The flip side to this equation is understanding who you’re able to part with during budget cuts. Naturally, every manager will have some sort of gut reaction to how a team can be reshaped, but “trust your gut” isn’t always the best approach. Right now is a critical time for performance reviews, as they can help to shape a clearer picture of how things truly operate, as opposed to how a manager sees the world.

Two types of reviews should be considered at this point:

  • Manager review — Every manager should document their viewpoint as to how well an employee is performing against his or her job description, and go through this with an employee. Creating a scoring method that is consistent across a team can help to identify undervalued … or underperforming … team members. In many cases, a role will have changed over time. Knowing this in advance of an economic downturn will help a manager spot standout employees (as opposed to being told that they have to let a certain person go due to performance against a job description from someone with a higher title).
  • Peer review — Managers don’t see what they don’t see. If an employee is taking on extra responsibilities to ensure amazing customer experiences, or helping others learn some new functionality, that won’t always show up in manager review or day-to-day conversation. Taking the pulse of an employee’s performance through peer review can often shine a light on employees who are worth more to an organization than might be indicated in a job description.

One final thing to consider across an organization is the level of multi-functional talent. When looking over resumes for potential candidates, seasoned recruiters will look at their progression within the industry to zero in on what they’ve done for the last five years. We want to see a natural advancement within their department, but it’s especially helpful for them to have worked in different departments . The same should be true when evaluating internal teams. You may have a front-desk employee who is quite valuable in helping out the sales team (or visa versa). Roles will continue to change, even if there are less of them. That means flexibility will be critical.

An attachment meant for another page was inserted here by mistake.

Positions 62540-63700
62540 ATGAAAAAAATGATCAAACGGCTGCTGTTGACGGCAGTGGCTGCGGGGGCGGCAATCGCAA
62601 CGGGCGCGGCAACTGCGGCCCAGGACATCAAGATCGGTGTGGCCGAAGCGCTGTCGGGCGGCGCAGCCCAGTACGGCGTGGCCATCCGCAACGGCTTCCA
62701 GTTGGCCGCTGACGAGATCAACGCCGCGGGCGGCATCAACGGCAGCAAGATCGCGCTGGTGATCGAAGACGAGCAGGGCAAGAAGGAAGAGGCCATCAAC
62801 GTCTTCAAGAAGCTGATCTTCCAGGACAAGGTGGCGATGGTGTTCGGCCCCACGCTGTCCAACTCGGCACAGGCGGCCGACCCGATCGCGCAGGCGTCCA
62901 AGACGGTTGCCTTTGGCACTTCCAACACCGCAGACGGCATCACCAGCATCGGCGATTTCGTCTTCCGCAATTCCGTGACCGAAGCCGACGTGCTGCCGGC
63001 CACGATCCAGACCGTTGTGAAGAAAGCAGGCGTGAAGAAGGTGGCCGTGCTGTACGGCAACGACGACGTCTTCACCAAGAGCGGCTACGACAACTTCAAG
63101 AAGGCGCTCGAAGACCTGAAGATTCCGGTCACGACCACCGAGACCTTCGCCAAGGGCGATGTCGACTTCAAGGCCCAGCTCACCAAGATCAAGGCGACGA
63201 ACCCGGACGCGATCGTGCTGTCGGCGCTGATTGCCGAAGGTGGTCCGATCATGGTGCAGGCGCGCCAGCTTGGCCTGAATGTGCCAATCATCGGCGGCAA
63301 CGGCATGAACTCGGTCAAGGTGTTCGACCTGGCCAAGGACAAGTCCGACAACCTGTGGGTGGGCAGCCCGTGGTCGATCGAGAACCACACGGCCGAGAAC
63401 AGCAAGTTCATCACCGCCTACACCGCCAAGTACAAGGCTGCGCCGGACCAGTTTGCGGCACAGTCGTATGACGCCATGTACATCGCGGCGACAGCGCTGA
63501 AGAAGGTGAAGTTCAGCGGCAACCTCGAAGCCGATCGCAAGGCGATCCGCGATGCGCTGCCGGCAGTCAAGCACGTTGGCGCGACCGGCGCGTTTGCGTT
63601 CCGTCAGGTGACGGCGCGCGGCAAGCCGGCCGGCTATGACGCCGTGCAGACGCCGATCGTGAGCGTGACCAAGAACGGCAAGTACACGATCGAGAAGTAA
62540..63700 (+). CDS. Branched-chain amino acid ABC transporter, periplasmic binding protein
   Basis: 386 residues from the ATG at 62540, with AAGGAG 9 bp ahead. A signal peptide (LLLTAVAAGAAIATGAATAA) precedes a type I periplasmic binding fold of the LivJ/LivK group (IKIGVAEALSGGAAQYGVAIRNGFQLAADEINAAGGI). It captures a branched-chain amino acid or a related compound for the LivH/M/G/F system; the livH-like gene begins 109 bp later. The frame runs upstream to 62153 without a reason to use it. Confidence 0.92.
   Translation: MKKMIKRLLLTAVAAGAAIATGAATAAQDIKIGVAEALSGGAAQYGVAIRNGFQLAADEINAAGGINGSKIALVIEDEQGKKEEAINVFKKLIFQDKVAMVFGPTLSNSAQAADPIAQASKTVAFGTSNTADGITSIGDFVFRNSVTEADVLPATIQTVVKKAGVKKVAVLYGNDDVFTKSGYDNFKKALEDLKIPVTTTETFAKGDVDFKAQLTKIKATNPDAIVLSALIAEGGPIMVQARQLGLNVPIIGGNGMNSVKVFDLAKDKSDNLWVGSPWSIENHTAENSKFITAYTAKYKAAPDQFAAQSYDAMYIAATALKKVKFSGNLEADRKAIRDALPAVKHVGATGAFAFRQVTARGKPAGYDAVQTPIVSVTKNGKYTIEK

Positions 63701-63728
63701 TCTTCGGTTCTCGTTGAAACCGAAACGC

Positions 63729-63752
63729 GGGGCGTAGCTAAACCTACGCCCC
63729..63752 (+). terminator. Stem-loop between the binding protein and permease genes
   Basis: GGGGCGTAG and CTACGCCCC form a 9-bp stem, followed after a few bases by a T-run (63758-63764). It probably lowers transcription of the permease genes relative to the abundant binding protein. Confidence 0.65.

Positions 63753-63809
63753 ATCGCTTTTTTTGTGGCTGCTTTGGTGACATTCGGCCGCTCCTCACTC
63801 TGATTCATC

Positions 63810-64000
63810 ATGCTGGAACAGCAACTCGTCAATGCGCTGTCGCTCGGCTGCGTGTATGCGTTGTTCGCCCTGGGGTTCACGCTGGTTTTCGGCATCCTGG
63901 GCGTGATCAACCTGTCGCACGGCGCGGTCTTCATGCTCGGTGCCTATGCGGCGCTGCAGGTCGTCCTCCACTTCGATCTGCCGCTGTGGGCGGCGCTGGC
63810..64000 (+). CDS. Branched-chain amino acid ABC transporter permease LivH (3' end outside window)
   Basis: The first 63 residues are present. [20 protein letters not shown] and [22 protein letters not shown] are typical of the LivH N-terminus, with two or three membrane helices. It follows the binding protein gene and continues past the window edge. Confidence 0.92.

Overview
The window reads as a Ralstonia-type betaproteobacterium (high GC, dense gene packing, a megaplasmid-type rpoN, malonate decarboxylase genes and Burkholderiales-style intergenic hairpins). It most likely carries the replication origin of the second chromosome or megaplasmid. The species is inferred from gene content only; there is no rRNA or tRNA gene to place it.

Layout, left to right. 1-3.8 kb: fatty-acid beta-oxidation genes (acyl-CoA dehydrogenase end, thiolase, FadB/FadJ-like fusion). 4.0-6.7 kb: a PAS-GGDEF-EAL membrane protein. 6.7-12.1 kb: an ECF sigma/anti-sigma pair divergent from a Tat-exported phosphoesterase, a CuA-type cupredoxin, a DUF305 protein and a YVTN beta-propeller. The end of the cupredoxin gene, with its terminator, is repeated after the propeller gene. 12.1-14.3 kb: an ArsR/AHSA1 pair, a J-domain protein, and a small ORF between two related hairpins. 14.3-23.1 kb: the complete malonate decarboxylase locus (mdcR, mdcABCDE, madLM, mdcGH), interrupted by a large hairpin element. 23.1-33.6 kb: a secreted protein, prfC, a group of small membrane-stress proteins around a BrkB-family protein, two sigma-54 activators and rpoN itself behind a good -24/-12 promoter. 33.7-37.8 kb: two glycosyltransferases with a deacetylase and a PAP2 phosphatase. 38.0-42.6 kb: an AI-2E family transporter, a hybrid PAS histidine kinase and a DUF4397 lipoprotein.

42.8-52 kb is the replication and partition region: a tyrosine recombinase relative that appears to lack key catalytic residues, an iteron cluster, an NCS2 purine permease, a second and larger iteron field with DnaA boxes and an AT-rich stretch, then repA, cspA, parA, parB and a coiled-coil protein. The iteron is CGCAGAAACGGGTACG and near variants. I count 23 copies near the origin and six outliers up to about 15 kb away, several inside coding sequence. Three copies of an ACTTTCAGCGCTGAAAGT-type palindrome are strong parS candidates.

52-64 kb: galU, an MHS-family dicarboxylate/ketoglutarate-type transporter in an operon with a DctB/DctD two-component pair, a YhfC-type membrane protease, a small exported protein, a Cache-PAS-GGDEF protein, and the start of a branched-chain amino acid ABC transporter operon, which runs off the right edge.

Know Thy Process

The flipside of knowing what you’ve already got on your team and contingency planning is knowing that other companies may not be as prepared for a downturn. Competitors may find themselves in a situation where they must rush a series of decisions. After all, colloquialisms like “last one in, first one out,” exist for a reason. With the idea that undervalued talent could become readily available, revisit hiring policies and approaches before things get tight.

The first step in being able to pounce on a quality candidate is to create a rush lane. The market crashing oftentimes means layoffs and doors closing. These both equal great talent out there for the taking. While it’s never a good thing to have a slow hiring process, as time kills all deals, this is an even more crucial time for the sense of urgency to take over.